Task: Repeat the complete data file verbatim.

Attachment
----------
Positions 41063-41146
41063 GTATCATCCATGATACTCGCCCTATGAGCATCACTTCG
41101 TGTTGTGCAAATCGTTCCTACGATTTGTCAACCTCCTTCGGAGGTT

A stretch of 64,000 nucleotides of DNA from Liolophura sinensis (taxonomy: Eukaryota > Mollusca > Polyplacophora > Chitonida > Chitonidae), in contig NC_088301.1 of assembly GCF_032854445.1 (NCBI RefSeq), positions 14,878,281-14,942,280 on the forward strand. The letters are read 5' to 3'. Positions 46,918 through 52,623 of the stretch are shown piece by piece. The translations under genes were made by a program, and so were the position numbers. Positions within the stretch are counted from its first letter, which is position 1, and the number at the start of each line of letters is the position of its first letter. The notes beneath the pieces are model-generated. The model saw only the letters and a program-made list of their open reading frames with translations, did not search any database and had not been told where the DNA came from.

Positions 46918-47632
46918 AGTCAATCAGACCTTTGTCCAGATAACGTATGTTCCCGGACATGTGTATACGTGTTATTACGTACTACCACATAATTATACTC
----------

Positions 41063-41146
41063 GTATCATCCATGATACTCGCCCTATGAGCATCACTTCG
41101 TGTTGTGCAAATCGTTCCTACGATTTGTCAACCTCCTTCGGAGGTT

A stretch of 64,000 nucleotides of DNA from Liolophura sinensis (taxonomy: Eukaryota > Mollusca > Polyplacophora > Chitonida > Chitonidae), in contig NC_088301.1 of assembly GCF_032854445.1 (NCBI RefSeq), positions 14,878,281-14,942,280 on the forward strand. The letters are read 5' to 3'. Positions 46,918 through 52,623 of the stretch are shown piece by piece. The translations under genes were made by a program, and so were the position numbers. Positions within the stretch are counted from its first letter, which is position 1, and the number at the start of each line of letters is the position of its first letter. The notes beneath the pieces are model-generated. The model saw only the letters and a program-made list of their open reading frames with translations, did not search any database and had not been told where the DNA came from.

Positions 46918-47632
46918 AGTCAATCAGACCTTTGTCCAGATAACGTATGTTCCCGGACATGTGTATACGTGTTATTACGTACTACCACATAATTATACTC